"She knocks it off the hook and then she steps on it," D'Antonio said.

    "She knows what the phone is. This was the first time I let her try something like this."

    D'Antonio also has a 2-year-old Cairn terrier named Gizmo, but she did not want to teach Gizmo to dial 911 because Gizmo is too young and not as smart as Slayer, she said.

    With conflicting opinions between D'Antonio and police, the question lingers -- can a dog be trained to dial 911?

    The answer is, sort of.

    In 1996, CNN reported that a dog in New Hampshire had saved its owner's life by calling 911. That dog, though, used a phone that was specially programmed to call 911 after any three touch-tone buttons were pressed.

    Steven Hodes, a Mine Hill veterinarian, said he seriously doubted that a dog could be trained to dial 911 on a regular phone.

    "To be that dexterous with a paw would be almost impossible," Hodes said.

    "Not that you couldn't train a dog to want to do it," Hodes added.

    D'Antonio noted on Friday that it's easier for Slayer to dial the phone because she owns a telephone with extra-large buttons.

    Mary Pregent, the northeast regional manager for Canine Companions For Independence, said dogs trained by her organization respond to 50 commands -- from opening doors and turning on lights to holding up credit cards in their mouths.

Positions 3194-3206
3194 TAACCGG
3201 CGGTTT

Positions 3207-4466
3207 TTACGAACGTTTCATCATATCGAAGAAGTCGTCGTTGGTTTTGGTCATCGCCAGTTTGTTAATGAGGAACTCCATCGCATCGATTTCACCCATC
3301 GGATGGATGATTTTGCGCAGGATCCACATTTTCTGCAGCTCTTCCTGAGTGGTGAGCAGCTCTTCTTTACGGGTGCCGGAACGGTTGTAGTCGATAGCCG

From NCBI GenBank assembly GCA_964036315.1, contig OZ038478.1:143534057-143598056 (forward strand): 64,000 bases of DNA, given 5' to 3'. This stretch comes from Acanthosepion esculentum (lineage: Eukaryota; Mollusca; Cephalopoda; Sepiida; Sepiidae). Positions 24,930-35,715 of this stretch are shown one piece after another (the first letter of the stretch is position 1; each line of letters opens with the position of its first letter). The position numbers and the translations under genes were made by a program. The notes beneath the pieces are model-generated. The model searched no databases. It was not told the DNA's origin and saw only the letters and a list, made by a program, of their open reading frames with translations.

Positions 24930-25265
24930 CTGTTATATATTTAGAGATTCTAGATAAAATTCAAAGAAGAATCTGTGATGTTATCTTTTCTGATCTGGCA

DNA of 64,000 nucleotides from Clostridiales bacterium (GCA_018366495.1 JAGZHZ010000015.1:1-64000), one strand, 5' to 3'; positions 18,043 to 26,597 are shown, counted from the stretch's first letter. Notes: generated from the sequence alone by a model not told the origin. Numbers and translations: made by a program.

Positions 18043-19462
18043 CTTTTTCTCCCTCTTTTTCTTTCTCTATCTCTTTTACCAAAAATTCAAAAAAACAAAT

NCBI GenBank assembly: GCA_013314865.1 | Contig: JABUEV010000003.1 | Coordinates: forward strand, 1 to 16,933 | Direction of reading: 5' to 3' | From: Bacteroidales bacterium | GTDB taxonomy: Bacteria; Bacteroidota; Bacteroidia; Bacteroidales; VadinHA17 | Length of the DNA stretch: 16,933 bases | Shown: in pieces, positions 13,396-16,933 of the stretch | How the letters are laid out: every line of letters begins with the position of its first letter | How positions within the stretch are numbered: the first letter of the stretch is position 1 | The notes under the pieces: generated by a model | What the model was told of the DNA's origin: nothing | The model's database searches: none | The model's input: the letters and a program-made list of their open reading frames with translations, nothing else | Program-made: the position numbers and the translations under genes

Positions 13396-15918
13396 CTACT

None is able to dial a phone, she said.

    Christiano said no court date for D'Antonio has been scheduled yet.

    Meanwhile, D'Antonio said she's not planning on letting her dog dial 911 any time soon.

    Still, she said, she thinks it's useful for dogs to learn the skill. Before teaching the dog, however, she noted that it's important to have the support of the local police department.

    "They're not on the ball down there," she said of the Parsippany police.

  2. #2
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    JackTee09's Avatar
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    Jul 2005
    SC & NJ


    This lady is training her dog to dial 911 and I can't get my neighbor to mow the lawn.

    I saw a dog at some sort of animal exhibition in Red Bank dial a large keypad phone. If it can be done-great - but what happens at night after the dog has knocked back a few? He will start dialing 911, 411, and 3111 just for fun.


    "Insert quotation here."

  3. #3
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    fireguy919's Avatar
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    Mar 2005